Managing time and finances – Many of the small preventative actions we’ve talked about so far come back to managing your time well. Creating routines that include things like cleaning out your fridge to prevent it from becoming overloaded and cleaning out your dryer trap are quick and easy things that can save you time and money in the long run, and even are requirements for any Home Warranties to be valid once you need it. The same goes for managing your finances and knowing how much money you have coming in, what goes towards your rent and essential expenses, and what is getting saved. When it comes time to call in a pro to fix something in your home or apartment, you’ll need to be prepared for the expense. Regular maintenance will be covered by your landlord if you’re renting, but if there’s an accident that’s on you to fix—you’ll need to have money set aside for that.
Want a pet? Get Ready! Having a pet is a wonderful and enriching experience. Pets are great for your mental health and provide a whole different level of energy in your life. They can come with some potential challenges, though. Lower-maintenance pets like a snake, hedgehog, or hamster are easier to manage and less likely to cause damage in your home. Dogs and cats, however, can be a different story.
Be prepared for the run-of-the-mill things like ruined furniture and shoes, but also for harder to fix things like stains on carpet or chewed-up baseboards. Having a pet means you’ll have to be ready to learn some DIY skills or have the budget to call a pro when the inevitable happens.
Home maintenance and improvement – Your maintenance priorities will depend on whether you own or are renting and if you’re in standalone or high-density housing. For a more specific list, look for resources like this that provide you with a good reminder of what to look for on a weekly, monthly, and yearly basis. Consider setting reminders on your phone so you remember!
When it comes to making improvements to your home or apartment, there is a lot you can learn to do on your own. A great place to get your DIY start is painting a room. If you’re renting, clear this with your landlord before putting one bristle on the wall! Painting is an easy DIY project that can completely change the feel of a room, and it doesn’t require a ton of skill. Get prepared by watching tutorial videos from qualified sources like this one from Home Depot, making sure you have all of the necessary materials, and voila! You’ll be amazed by your own DIY prowess.
For things like flooring and tiling, know the gutter hanger spacing and drywall, and consider calling a pro for your first projects. Unless you have someone that has done projects like this before that can teach you, trying to learn on your own can be costly and more time-consuming than paying for the right skilled tradesperson to come in.
Entering a career in a trade can be a wonderfully fulfilling experience that provides plenty of opportunities, high salary potential, and job stability. Trades are in high demand, creating more security and options. You can find Tips on how to find a trade job by reading the article. However, one should be mindful of the need to continue their education in various ways to stay competitive in their field and advance to higher pay opportunities.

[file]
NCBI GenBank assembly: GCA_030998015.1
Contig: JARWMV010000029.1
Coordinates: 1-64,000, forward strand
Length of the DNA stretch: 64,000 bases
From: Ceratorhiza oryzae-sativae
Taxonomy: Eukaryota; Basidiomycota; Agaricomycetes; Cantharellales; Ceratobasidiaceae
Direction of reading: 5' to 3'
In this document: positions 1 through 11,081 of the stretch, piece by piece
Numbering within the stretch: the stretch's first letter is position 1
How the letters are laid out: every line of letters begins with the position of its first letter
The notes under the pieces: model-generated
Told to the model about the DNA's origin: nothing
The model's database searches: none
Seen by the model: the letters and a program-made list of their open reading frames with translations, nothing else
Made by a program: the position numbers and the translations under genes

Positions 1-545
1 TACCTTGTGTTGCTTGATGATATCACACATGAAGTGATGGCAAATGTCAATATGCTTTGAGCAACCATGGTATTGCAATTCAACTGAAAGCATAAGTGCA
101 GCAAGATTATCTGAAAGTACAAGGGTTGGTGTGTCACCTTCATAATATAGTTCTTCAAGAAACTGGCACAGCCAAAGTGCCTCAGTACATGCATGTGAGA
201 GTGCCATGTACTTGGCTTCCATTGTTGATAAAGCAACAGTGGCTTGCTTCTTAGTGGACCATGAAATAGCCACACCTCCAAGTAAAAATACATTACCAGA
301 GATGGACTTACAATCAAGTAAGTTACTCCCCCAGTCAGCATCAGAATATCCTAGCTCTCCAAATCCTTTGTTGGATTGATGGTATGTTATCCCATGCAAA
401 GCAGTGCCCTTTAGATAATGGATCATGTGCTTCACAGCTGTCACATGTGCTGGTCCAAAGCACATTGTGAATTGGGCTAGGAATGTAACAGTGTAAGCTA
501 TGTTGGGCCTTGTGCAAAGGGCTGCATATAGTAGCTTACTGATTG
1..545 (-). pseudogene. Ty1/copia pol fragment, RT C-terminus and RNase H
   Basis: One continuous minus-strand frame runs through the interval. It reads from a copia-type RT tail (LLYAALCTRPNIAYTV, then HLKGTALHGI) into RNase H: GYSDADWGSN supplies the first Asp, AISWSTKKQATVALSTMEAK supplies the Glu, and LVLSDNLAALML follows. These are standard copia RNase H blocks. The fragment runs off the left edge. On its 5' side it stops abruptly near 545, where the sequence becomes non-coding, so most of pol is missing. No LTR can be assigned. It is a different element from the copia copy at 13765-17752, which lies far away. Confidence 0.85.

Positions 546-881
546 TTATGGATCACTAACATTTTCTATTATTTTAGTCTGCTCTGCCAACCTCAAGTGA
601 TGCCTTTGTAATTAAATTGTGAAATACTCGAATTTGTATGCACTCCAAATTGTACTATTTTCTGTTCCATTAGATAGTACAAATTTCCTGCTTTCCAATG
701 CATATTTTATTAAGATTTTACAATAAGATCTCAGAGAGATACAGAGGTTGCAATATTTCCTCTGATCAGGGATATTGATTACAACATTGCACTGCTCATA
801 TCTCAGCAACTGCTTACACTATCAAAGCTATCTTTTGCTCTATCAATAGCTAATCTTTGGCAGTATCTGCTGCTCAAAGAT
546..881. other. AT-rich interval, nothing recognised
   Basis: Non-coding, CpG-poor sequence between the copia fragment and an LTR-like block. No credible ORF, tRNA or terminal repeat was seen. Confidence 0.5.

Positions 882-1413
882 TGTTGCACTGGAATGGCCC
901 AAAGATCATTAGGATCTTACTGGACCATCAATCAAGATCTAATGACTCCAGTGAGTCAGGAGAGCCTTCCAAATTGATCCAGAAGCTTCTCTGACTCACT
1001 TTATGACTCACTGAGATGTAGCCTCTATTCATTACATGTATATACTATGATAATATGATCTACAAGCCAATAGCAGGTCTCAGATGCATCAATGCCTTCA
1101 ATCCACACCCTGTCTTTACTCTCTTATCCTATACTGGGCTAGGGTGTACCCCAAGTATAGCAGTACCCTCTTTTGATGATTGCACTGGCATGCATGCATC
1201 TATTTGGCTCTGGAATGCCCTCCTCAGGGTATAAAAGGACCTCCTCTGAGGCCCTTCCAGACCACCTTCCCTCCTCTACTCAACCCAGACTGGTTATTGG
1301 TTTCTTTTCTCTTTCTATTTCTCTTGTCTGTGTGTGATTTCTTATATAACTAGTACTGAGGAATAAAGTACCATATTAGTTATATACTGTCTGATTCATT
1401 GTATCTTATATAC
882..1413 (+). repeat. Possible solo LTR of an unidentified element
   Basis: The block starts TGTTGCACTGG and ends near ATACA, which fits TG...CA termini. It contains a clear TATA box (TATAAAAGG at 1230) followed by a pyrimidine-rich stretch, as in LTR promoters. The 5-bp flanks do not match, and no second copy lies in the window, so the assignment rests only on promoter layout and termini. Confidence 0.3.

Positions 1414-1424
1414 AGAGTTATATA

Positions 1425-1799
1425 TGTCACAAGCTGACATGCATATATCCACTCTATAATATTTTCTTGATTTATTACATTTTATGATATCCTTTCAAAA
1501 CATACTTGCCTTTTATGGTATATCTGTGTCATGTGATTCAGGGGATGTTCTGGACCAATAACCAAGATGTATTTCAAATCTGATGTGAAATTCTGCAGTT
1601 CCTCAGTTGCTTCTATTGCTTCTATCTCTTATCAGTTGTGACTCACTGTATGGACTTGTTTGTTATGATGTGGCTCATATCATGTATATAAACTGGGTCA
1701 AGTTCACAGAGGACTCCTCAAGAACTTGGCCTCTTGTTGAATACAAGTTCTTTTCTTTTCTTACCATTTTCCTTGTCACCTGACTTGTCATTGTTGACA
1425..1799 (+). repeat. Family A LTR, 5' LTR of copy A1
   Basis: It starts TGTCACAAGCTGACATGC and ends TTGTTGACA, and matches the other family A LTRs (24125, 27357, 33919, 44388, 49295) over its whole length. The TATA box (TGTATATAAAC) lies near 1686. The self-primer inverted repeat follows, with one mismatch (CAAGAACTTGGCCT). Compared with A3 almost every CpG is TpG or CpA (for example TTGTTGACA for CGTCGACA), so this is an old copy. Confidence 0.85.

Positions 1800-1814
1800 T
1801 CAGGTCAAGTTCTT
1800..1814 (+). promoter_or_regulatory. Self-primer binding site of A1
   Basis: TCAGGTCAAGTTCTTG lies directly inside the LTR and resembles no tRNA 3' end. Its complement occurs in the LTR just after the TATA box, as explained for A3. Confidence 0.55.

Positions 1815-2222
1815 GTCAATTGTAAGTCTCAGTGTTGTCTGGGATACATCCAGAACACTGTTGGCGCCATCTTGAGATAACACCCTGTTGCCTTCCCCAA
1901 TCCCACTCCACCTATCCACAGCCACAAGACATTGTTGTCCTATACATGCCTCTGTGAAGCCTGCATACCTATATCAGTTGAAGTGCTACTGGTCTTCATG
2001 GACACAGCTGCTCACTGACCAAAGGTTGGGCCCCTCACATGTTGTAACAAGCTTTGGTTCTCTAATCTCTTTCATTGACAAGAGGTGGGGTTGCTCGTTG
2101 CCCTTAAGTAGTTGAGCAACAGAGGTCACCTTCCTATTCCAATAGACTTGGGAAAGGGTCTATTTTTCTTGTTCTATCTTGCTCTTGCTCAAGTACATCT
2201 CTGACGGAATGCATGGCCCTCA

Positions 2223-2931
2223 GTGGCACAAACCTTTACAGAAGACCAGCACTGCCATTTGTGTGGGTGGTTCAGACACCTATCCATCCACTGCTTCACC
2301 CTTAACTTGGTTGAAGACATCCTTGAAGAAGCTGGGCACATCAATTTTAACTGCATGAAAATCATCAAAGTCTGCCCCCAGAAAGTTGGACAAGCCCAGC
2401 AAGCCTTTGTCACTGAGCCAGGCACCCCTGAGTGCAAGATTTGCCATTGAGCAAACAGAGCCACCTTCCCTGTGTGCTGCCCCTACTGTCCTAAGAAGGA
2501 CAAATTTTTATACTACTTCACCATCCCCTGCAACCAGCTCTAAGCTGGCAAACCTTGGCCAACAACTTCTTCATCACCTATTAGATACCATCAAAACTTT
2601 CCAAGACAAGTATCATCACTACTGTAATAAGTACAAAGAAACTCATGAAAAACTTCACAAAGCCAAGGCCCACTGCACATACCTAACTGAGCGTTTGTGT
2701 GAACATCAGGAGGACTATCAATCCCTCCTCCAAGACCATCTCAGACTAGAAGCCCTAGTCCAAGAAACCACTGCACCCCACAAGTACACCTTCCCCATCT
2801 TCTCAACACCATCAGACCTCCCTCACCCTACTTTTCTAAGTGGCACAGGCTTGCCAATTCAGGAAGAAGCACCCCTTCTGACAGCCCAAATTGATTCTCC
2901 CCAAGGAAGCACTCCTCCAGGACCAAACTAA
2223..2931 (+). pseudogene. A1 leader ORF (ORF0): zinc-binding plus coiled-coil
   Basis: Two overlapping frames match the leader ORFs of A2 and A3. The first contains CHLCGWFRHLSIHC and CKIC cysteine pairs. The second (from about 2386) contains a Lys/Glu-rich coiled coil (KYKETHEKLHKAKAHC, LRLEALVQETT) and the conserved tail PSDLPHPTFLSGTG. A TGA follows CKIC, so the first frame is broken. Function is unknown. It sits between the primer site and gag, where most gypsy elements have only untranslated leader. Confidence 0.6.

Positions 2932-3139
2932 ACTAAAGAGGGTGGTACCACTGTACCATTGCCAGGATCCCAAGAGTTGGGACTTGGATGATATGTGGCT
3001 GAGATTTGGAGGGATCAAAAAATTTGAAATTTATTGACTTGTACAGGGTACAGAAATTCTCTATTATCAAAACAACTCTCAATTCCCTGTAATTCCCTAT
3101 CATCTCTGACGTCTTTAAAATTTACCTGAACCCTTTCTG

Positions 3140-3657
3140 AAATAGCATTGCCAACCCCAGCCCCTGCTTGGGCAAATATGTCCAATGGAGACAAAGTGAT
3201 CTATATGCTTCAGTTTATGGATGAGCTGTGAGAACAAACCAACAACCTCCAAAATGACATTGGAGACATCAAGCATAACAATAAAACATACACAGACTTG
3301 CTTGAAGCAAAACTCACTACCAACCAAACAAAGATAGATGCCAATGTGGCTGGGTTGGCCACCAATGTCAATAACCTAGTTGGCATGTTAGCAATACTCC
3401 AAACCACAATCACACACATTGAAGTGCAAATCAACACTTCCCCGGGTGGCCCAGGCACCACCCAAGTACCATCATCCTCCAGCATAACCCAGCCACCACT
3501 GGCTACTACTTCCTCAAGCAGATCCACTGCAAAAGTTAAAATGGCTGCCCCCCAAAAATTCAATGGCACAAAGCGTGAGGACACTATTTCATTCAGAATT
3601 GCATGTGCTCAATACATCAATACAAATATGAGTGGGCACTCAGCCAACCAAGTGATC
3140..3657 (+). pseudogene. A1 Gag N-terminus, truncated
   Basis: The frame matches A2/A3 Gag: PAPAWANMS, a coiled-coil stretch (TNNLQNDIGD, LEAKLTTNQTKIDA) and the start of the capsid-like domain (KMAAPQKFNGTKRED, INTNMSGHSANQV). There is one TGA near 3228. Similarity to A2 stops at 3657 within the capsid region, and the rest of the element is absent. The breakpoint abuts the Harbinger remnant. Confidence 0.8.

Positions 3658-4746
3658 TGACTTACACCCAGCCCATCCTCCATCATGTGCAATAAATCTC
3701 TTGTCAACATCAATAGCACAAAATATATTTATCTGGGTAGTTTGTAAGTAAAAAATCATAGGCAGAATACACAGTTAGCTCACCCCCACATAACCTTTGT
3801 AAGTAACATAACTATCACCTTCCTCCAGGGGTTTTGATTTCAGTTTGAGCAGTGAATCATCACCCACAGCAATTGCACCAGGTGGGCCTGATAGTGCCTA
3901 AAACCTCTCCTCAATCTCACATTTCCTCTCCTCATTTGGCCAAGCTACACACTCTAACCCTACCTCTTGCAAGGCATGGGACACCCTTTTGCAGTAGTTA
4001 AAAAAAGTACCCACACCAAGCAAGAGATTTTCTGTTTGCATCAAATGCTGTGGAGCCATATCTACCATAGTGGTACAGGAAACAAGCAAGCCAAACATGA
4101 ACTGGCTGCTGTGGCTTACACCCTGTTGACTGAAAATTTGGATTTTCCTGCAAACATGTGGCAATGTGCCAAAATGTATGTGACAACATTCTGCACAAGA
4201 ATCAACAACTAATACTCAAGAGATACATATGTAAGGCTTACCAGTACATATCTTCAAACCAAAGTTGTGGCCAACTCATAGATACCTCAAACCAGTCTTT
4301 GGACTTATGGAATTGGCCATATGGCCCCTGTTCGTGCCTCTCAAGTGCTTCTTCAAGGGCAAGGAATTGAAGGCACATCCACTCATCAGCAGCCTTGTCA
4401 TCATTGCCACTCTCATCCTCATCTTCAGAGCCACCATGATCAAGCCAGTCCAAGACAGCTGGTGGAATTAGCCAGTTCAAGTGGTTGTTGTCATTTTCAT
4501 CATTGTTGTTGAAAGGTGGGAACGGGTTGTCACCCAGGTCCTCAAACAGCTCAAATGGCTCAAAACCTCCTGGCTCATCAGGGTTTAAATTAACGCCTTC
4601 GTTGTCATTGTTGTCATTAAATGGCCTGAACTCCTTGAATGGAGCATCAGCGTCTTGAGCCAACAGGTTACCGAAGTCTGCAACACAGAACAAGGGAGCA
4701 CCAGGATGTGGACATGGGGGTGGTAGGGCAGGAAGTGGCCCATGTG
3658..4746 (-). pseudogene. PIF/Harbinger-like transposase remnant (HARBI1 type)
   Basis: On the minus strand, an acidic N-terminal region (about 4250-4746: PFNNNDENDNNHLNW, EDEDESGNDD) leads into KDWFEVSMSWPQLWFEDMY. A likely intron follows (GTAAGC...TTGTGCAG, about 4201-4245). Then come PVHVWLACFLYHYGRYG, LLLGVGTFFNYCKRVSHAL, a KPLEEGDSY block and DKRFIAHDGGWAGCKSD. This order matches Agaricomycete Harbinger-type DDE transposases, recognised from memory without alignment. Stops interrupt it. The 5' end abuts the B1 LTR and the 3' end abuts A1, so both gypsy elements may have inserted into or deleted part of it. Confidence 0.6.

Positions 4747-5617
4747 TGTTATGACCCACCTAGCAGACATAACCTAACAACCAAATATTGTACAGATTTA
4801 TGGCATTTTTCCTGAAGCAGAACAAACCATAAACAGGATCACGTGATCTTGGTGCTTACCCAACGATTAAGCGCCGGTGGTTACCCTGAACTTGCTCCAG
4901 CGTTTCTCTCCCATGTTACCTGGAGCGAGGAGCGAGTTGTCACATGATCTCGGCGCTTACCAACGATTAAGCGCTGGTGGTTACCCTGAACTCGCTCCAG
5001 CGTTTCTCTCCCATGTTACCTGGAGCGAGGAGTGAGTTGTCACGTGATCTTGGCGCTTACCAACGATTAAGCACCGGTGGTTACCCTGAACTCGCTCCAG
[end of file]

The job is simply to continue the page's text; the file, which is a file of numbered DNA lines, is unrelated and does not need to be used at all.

Build Your Own Basic Tool Kit
Having a basic toolkit that lives in your house or apartment is key, even if you have a separate garage or workspace. A small but well-planned toolkit will let you make quick repairs without searching high and low for each item that you need.
There are many starter toolkits on the market that will get you going with basics, but to be well-prepared, there are some extras that you’ll want to add. You never know, maybe getting into some basic home DIY will lead you to a career as a tradesperson!
Skilled Trades – Why Are They So Important?
Skilled trades are what allows us as a society to keep building and growing—literally. University and college degree programs are important in a very distinct way from the skilled trades, and they help us to keep growing as well, but differently. Trades are the foundation of our construction, industrial, power, and services. They are the people making things happen in very tangible ways, but over recent years and for several reasons, we have seen a decline in the number of skilled tradespeople. You might have noticed this, particularly if you live in a rural area that has a shortage of plumbers, electricians, and mechanics and has had to wait three weeks for an appointment that could have been made within a couple of days only a few years ago. You can find online free resources for any type of skill or even just to learn new things.
The skilled trades labor shortage is rooted in the Baby Boomer generation’s retirement, who focused more on trades careers than university or college degree careers, combined with the emphasis on four-year programs for students coming out of high school, exacerbated by the 2008 recession. That’s a lot of factors combining to cause a huge shortage of skilled tradespeople in the labor force right when peak demand for those skill sets is expected to happen. “
“Moving is a task that is done best by professionals. Anyone can indeed move furniture, but only professionals can do it with safety and efficiency.” – My Pro Movers DC
There’s another consideration to factor in. If the ongoing COVID-19 pandemic has made you reconsider the potential security of your job or career, a skilled trade is an option to think about that could provide you with a more stable career in the future. Service trades, in particular, are consistently in demand since no matter what’s happening in the world, we’ll always need skilled people to fix our plumbing, electrical, appliances, etc. Below are some of the skilled trades that are highly in demand at the moment.
- Repair and maintenance technicians
- Construction trades
- Farm equipment technicians
- Heavy-duty mechanics
- Diesel mechanics
- Truck drivers
Skilled trades are an integral part of our daily lives, whether we know it or not. From planning your grocery schedule and doing your dishes to teaching yourself how to make improvements to your home, learning new skills will keep you independent and savvy with your money. And you never know, maybe it’ll even become a career!